Actor Stephen Baldwin, who owns property in Upper Grandview, has paid an additional $100,000 on the total of $343,068 he owes the state in back personal income taxes, penalties and interest, Thomas Mattox, state commissioner of taxation and finance, announced today.
Baldwin, 47, appeared this morning before Judge Charles P. Apotheker in Rockland County Court. He presented a certified check to the state Department of Taxation and Finance. He previously paid the state $100,000 toward his debt.
The actor, who is the youngest of four brothers who are all actors, was arrested in December 2012 following an investigation by Rockland County District Attorney Thomas Zugibe. He was arraigned on one count of repeated failure to file personal income tax returns, a class E felony. He was charged with failing to file personal income tax returns with the state for 2008, 2009 and 2010. The amount he owed, including penalties and interest, was more than $300,000.
Baldwin pleaded guilty to the felony charge in March of this year and agreed to pay the state an additional $300,000 by the time of his sentencing in March 2014. His next court date is in January. If he does, he will get a conditional discharge. Otherwise, the tax scofflaw will have to pay the remaining money in five years while on probation.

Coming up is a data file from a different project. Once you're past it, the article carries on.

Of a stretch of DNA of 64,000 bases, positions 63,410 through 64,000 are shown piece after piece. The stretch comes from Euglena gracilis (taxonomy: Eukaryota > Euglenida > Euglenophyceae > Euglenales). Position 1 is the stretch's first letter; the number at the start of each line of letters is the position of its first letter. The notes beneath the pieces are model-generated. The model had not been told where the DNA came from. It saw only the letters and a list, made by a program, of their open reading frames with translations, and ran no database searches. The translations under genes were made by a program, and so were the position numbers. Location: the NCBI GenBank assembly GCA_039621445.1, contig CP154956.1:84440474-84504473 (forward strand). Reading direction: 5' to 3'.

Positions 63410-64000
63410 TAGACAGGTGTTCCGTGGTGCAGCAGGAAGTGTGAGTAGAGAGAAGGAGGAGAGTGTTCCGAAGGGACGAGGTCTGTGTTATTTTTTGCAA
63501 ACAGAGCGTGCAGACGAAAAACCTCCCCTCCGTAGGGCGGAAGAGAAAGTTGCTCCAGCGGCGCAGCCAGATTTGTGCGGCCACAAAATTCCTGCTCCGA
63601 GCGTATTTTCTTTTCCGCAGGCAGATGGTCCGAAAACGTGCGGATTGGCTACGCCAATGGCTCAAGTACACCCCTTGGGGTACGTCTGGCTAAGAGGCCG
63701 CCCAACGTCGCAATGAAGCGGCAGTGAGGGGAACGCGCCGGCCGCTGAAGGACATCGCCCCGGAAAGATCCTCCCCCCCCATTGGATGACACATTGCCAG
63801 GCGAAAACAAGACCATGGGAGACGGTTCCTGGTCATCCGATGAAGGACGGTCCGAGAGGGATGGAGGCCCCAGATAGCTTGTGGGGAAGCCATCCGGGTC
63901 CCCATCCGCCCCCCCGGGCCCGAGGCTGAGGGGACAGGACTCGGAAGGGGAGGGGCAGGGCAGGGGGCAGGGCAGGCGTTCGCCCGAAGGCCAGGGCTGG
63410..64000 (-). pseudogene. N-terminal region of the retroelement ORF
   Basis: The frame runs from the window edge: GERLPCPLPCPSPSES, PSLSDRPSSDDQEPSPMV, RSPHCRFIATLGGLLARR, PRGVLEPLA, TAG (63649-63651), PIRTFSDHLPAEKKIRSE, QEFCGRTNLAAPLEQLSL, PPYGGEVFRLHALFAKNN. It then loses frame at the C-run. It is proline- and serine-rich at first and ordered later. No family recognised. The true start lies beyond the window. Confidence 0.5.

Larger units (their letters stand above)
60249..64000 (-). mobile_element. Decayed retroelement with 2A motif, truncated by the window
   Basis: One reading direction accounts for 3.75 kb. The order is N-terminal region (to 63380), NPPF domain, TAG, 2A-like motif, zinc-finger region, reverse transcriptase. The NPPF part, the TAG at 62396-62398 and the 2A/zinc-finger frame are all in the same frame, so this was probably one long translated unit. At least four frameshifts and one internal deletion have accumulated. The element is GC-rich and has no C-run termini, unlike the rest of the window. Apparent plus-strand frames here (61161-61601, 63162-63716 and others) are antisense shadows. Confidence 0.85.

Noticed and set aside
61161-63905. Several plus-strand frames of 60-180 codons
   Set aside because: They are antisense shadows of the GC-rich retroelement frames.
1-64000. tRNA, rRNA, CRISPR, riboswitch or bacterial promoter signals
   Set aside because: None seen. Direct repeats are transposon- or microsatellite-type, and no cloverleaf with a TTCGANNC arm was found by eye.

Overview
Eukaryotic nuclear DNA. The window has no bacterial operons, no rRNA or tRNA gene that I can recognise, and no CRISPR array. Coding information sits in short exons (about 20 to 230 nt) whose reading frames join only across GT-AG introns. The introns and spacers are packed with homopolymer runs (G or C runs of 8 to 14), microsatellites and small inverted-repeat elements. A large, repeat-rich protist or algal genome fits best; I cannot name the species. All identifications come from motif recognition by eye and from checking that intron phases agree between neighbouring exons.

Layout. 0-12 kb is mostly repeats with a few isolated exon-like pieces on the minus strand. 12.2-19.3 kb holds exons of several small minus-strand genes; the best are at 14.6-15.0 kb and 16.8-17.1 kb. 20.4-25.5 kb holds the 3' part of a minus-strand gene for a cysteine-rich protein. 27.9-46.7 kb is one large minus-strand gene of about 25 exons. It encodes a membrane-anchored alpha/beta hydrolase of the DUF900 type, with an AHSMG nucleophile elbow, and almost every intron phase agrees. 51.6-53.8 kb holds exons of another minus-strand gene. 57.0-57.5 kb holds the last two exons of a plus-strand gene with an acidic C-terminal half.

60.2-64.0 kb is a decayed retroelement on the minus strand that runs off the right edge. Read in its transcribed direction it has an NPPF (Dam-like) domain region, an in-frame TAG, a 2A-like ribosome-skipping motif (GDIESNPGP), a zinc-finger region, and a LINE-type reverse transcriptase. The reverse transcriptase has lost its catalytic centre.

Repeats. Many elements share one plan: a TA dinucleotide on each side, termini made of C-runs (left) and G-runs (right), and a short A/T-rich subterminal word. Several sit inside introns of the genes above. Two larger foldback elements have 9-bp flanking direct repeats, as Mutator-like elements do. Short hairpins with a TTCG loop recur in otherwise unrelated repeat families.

Outside court after the 10-minute appearance, Baldwin said he was confident he would be able to pay the entire tax bill. He said he’s taking care of his own business affairs now instead of relying on others. He also noted he has new movie out Friday in 500 theaters, a Christian film, “I’m in Love with a Church Girl.”
The Department of Taxation and Finance often arranges agreements that allow taxpayers to pay what they owe in installments, according to Mattox. “We work diligently with taxpayers to address issues before they escalate. If you have a tax debt, don’t hesitate – take action and contact us to resolve your situation.”
Ninety-six percent of taxes in New York are paid by businesses and individuals that voluntarily meet their obligations. The remainder is collected through audits, collections and criminal investigations.
(Journal News photo by Steve Lieberman.)